Remember how that car commercial made the pitch to Baby Boomers? “This is not your father’s Oldsmobile.” Besides being a memorable line, it made a strong point. This generation wasn’t going to settle for a car just because it was good enough for dad.
By the same token, this is not your mother’s nurse call system. As those same Boomers move into their retirement years, they aren’t going to settle for the pendant buttons and pull cords that once were state-of-the-art emergency alerts.
Boomers may have good reason to not want nurse call systems* in their retirement residences.
1. Aging Boomers don’t want to be reminded of their limitations.
This is the generation that, in its own mind, epitomized strength and getting things done. If that is how you perceive yourself, how does it feel to then be asked to wear a pendant around your neck and push an alert button when you need help – or worse yet, when the time comes that you need help, to lack the capability to request it? For many, it will come down to a question of independence and dignity – something they Boomers may find lacking in a traditional call system.
2. Retiring Baby Boomers expect something better.
When the Baby Boomers finally plucked the flowers from their hair, they started driving BMWs. In the same way they once stood for peace and love, the Boomers came to epitomize affluence, comfort, and an expectation of service.
When caregivers take a long time to respond to a call system – whether it be because they cannot distinguish the nature of the alert, that they have become desensitized to it based on the spectrum of how it is used by residents, or otherwise – Boomers will quickly become dissatisfied. Service has to be a differentiator in today’s senior housing market; Boomers expect it and a nurse call system has to deliver. Too often, traditional systems with buttons and pull cords fall short.
3. They are sensitive to technology.
An afternoon at a café without WiFi? Not likely. As they scout out senior housing for their aging parents or for themselves, Baby Boomers will bring with them an expectation of technological sophistication. It’s an unspoken understanding: If a community’s call center dates back a decade or more, what else doesn’t it have? Aging Baby Boomers may or may not understand the technical advantages of a passive alert system that can send a distress signal to caregivers even before a negative health event, but they will understand a housing community’s commitment to keeping current in all aspects of technology – especially as it relates to care.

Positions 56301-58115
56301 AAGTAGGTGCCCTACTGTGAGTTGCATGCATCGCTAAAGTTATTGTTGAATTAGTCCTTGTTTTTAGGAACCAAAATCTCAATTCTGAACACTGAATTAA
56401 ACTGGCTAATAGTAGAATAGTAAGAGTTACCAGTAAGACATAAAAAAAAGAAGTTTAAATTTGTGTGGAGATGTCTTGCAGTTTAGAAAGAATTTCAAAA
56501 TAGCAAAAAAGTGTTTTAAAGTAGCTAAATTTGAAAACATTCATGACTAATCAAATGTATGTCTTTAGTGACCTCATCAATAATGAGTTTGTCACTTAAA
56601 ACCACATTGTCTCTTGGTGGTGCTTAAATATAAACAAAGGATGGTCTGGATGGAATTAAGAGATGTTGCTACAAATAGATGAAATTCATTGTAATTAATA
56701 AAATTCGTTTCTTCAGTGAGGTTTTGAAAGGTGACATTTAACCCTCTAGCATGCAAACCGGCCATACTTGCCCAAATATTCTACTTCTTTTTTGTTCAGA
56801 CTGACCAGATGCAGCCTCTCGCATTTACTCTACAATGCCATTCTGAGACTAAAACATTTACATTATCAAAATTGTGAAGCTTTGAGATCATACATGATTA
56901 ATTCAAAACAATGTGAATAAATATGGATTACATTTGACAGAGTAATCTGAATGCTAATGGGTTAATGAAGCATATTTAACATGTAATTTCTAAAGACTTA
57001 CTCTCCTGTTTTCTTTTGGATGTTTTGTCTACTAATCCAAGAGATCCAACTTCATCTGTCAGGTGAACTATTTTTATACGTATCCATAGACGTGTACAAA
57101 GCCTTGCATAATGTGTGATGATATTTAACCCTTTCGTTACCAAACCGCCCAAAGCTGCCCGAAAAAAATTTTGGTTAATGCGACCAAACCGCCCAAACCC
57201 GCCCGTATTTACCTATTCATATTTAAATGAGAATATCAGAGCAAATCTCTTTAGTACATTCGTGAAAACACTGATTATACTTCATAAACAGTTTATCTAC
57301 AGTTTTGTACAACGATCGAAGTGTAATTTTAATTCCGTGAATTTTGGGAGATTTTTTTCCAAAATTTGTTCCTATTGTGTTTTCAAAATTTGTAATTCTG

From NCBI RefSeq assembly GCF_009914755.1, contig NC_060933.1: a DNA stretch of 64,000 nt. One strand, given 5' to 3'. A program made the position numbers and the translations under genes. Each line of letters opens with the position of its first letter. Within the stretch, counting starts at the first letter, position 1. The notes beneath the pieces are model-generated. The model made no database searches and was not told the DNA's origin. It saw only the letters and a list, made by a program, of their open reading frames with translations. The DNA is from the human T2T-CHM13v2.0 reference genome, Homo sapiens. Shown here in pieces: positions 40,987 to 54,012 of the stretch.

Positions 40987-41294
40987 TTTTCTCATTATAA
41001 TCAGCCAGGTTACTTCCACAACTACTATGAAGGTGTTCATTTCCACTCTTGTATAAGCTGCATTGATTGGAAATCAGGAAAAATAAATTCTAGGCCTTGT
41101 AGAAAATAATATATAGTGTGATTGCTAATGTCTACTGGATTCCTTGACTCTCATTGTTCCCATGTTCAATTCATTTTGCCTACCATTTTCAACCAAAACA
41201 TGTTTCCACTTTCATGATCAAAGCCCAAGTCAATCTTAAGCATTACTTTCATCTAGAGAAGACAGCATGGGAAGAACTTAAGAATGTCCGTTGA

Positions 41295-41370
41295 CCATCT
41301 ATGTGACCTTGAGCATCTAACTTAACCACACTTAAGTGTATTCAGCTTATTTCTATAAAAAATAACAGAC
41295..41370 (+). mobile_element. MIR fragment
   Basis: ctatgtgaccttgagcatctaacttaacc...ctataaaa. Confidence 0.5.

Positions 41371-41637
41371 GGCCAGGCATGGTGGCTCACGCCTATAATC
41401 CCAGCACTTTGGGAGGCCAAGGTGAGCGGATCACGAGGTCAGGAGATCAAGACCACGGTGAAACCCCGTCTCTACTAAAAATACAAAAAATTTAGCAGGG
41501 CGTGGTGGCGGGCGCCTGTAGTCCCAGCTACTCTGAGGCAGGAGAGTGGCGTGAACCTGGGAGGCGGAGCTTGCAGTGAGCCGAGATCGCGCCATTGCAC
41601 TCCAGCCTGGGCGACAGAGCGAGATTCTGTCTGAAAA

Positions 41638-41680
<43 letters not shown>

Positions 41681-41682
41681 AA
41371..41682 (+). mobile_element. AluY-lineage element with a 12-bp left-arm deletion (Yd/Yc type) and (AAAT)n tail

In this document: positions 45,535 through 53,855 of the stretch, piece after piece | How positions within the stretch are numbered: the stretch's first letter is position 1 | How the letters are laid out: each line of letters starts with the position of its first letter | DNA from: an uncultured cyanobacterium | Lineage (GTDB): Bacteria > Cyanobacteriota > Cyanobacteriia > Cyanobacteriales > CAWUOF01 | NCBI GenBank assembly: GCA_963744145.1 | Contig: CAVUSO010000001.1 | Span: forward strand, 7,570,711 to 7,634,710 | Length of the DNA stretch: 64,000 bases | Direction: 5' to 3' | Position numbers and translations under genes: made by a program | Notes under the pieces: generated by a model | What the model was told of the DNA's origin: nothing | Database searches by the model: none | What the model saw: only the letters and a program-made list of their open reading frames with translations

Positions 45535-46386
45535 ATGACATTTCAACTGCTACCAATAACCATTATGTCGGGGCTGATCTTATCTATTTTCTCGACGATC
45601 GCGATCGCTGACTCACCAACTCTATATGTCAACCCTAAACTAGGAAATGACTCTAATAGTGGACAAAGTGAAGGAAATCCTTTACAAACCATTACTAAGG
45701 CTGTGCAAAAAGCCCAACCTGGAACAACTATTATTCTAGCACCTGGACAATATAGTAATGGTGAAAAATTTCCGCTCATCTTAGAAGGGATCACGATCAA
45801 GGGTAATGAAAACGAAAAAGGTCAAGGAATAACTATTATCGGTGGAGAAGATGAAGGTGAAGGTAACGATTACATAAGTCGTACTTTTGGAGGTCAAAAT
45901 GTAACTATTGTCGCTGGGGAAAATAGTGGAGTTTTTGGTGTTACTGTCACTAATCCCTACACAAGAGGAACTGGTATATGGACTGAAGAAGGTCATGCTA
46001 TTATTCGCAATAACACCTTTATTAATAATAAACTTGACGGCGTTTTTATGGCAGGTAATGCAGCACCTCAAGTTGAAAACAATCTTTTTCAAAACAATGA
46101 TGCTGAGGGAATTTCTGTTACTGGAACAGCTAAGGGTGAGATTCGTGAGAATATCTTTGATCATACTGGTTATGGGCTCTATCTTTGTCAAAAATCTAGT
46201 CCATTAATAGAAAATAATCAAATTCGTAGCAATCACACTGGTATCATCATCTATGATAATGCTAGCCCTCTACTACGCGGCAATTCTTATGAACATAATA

4. Boomers want to stay connected to family and friends.
Especially when seeking out a home for their elder parents, Baby Boomers will want to feel they remain in close touch with loved ones. They’ll be Skyping and texting and doing all they can to make sure they are close to mom and in tune with her medical and personal needs. They’ll soon realize that a traditional call system can’t deliver that high level of connectivity. Events may or may not be logged, and may or may not be reported to the family. Shifts change; information gets misplaced. It’s worth noting that a passive alert system, by comparison, can be designed to notify family automatically in case of an incident. Simplicity for staff; peace of mind for family.
Buttons and pull cords worked well for years, but Baby Boomers will be looking for more. They don’t want to drive their father’s car or tie themselves or their parents to outdated technology. Is your facility ready to move beyond traditional nurse call systems? What steps are you taking?
*Check your local regulations if you’re thinking of replacing your nurse call system as specific requirements vary state to state.